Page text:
Tips to Stay Positive When You Have a Negative Boss
I wrote a while ago about a worker who asked me how he was supposed to be confident when his boss was always harping on what’s wrong. I said I’d offer suggestions later about how to provide feedback to a boss like this to help him understand how destructive his hand wringing is.
Giving feedback of any kind is often difficult. You worry about what the other person is going to think of you, how they might react, and whether you run the risk of creating bigger problems by speaking up than by keeping your thoughts to yourself. These are valid concerns and the only way to overcome them is to develop confidence in your ability to view things objectively, be clear in your expression, and accept the fact that sometimes you’ll get an unhappy response. Sounds challenging, doesn’t it? Yeah. That’s why feedback is so rare. And that’s unfortunate because bad habits don’t cure themselves.
If you happen to have a boss who sees nothing but doom and gloom, here are several ways to maintain your own optimism and resolve.
1. Ignore the negativity. Don’t let it in.
2. Become curious about your boss’s mindset. When he says that all the good jobs are going overseas, for example, ask why he thinks this. Be sincere in asking and really listen to his answer. Then decide for yourself. Don’t get into a debate; you’ll only make him more certain that catastrophe is just around the corner.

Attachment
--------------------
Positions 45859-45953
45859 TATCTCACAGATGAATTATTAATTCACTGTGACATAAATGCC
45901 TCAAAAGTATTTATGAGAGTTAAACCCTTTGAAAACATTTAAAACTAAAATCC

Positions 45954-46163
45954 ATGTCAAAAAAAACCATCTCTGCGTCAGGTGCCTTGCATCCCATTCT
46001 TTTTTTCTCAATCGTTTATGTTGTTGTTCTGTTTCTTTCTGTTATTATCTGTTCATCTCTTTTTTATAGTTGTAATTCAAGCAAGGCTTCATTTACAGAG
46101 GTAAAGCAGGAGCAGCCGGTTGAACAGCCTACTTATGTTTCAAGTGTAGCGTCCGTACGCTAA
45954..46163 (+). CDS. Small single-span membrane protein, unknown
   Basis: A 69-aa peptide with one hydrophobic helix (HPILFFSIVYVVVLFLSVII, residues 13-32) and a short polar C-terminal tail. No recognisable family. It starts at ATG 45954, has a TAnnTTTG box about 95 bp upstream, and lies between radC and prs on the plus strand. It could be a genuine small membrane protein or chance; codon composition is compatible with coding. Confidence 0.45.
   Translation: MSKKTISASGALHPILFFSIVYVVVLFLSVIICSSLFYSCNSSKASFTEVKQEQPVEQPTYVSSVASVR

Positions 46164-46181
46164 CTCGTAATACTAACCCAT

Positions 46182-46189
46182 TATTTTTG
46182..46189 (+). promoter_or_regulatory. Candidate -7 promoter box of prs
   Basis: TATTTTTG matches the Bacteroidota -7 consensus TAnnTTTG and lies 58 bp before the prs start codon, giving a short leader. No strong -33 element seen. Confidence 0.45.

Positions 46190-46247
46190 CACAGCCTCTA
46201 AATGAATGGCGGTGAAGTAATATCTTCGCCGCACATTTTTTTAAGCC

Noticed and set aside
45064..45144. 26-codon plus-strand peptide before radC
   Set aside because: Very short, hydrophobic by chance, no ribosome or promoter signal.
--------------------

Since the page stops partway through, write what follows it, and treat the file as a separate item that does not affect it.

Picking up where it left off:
3. Keep a running log of your accomplishments.
4. Start a file of compliments that you or your company receive.
5. Work at building your competence and strength, knowing it will stand you in good stead no matter what happens.
As for giving your boss feedback about how his negativity hurts you and others, a simple statement will suffice:
“You know, it makes me feel bad and makes my job harder when you tell me all the things that are wrong. It would be a lot more fun for me if we could talk about some things we could improve.”
Don’t raise your voice, don’t whine, don’t demand that he change his ways. And don’t wait for a reply. Let him think about this as you go about your work. Repeat it from time to time when he’s complaining.
The fact is that there’s nothing you can do about how he chooses to see his world; there’s everything you can do about how you see and respond to yours. Spend your time there. It’s far more productive.